New Evidence on the
Gulf of Tonkin
BY JOHN PRADOS
Just before midnight on the final
day of November 2005, more than 41 years after the event, the
National Security Agency declassified a large swath of material
related to the August 1964 Gulf of Tonkin Incident. That famous
episode in the history of the Vietnam War is now revisited in the
release of significant documentation on perhaps the final piece of
the puzzle: the communications intercepts that bore on the battle.
The new evidence conveys several significant insights.
On August 2, 1964, the U.S.
destroyer Maddox fought a battle against several North
Vietnamese torpedo boats not long after a coastal raid on the
North carried out by American and South Vietnamese special forces.
The Johnson administration promptly sent the Maddox, which
had withdrawn after the action, back into the Gulf, reinforced by
destroyer C. Turner Joy. On the night of August 3, the
ships radioed that they were again under attack. The Johnson
administration took this repeat attack as a token of aggression
and used it to justify the first American bombing of North Vietnam
as well as the passage of the Gulf of Tonkin Resolution, which was
the legal basis for waging the war in Vietnam.
Events in the Gulf of Tonkin have
remained controversial. In the middle of the supposed second
attack, the naval commander on the scene sent a dispatch that
called into question his own action reports, without any impact on
Washington’s decisions. Johnson officials staunchly insisted that
its accounts of both incidents were true. The general verdict of
history has been that the August 2 battle indeed took place, but
that the second incident was a fiction. Even the author of the
Navy’s official history of the Vietnam War covering this period,
who followed the Johnson script, now concedes the inaccuracy of
claims for the night of August 3. The last holdouts among those
who sided with the Johnson administration’s version of events
relied upon the NSA intercept evidence to buttress their position.
The significance of the new
declassifications is that they make the full range of intercept
evidence available for the first time. It turns out that the
claims originally based on the communications intelligence used
only a handful of the NSA intercepts, and they were selectively
culled from a much wider array of material. This fact is
illuminated in considerable detail in a lengthy paper by NSA
historian Robert J. Hanyok, which also is among the newly released
Intercepts used by then-Secretary
of Defense Robert S. McNamara to defend the official version of
events in 1968 and 1969 investigations have long been contested,
and actually do reflect the events of August 2, rather than the
alleged second incident. That was the view of NSA deputy director
Louis Tordella, CIA senior official Ray Cline, the Senate Foreign
Relations Committee, and many historians.
The new material also reveals these
- Only one of four relevant NSA
intercept stations took in the message that became central to
the debate, while one of the other stations reported a version
of the same dispatch that did not sustain the inference that
an attack was taking place.
- Washington officials relied
upon the times at which NSA transmitted the intercepted and
translated messages to place them within the timeframe of the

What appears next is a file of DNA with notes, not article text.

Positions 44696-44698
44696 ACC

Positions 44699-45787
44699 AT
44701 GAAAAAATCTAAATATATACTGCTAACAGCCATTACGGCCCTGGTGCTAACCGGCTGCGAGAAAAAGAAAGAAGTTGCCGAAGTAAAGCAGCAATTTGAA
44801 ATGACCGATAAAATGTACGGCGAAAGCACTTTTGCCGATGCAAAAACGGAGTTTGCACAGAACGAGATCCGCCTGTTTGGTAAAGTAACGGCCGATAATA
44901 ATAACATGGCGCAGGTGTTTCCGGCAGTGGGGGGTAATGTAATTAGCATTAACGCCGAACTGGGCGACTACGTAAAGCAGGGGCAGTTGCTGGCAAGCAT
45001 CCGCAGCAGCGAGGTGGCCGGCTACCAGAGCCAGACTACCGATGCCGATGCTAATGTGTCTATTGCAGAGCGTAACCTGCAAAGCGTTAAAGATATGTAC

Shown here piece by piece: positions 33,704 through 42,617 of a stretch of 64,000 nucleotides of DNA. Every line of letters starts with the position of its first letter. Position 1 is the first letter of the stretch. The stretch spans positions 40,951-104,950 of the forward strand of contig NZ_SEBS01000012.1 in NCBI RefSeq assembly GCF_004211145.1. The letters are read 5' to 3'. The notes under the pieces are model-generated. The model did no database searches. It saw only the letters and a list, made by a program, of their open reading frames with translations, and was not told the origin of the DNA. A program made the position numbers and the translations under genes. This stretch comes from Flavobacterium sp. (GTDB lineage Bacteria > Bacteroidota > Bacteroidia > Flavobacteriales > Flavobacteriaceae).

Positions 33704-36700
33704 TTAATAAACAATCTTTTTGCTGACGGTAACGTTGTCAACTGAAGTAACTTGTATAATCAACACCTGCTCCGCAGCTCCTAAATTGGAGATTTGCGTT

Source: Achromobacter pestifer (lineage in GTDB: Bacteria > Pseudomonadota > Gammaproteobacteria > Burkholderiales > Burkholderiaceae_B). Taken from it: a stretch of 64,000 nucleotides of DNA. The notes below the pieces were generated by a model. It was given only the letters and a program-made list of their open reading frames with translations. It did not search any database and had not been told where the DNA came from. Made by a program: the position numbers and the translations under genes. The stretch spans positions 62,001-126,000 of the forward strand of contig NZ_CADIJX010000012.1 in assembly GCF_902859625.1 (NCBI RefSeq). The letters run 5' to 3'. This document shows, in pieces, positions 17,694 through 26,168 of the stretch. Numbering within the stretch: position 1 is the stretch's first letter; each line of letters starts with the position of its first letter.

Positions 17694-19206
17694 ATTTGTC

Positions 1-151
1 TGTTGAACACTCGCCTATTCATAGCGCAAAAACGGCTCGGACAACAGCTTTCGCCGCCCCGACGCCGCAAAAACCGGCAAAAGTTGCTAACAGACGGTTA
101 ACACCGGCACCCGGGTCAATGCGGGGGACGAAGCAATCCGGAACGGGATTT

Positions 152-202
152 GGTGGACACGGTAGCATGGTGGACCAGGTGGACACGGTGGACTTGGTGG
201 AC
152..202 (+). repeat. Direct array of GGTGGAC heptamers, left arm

alleged attack, rather than the times at which North
Vietnamese radio operators had originated the messages, which
were before any of the alleged events were occurring.
- The Vietnamese-language
original of the key message in which a phrase was subject to
interpretation (hurt “sailors” versus damaged “boats”) had
disappeared from the files, even though NSA practice typically
included plaintext at the end of a message as a technical
assistance feature. Two of the five points of the
administration argument for the veracity of events relied upon
this message. All the others were based on alleged radar,
sonar, or visual observations that were increasingly disputed.
- Confusion over whether a
particular radio call sign referred to an individual boat or a
unit permitted further distortion to occur.
- NSA headquarters reports
combined elements of different messages without the
acknowledgment that was standard procedure to issue a summary
containing the starkest possible rendering of available
- The vast majority of NSA
intercepts for August 3 conveyed a picture of a quiet North
Vietnamese naval communications net, with the bulk of those
messages sent pertaining to an effort to recover and tow the
two torpedo boats damaged in the August 2 battle, and none of
the sighting reports or command traffic that would have been
involved in a battle with the Maddox-Turner Joy force.
- The after-action chronology
prepared by an NSA branch chief clearly relied upon the NSA
summary reports and the few culled dispatches rather than the
large mass of traffic. The agency never updated or modified
that chronology and repeatedly issued that document as its
sole element of evidence when Tonkin Gulf was investigated by
White House boards and congressional panels.
When the Tonkin Gulf incident was
investigated by the Senate Foreign Relations Committee and Robert
McNamara had to testify, he used only the NSA chronology to
prepare for his appearance. Therefore the original distortions in
the NSA intercept evidence were perpetuated and observers dug in
their heels based on the flimsiest material. See also John
Prados’s “Six mysteries of the Tonkin Gulf,” in the August 1989
issue of the Veteran.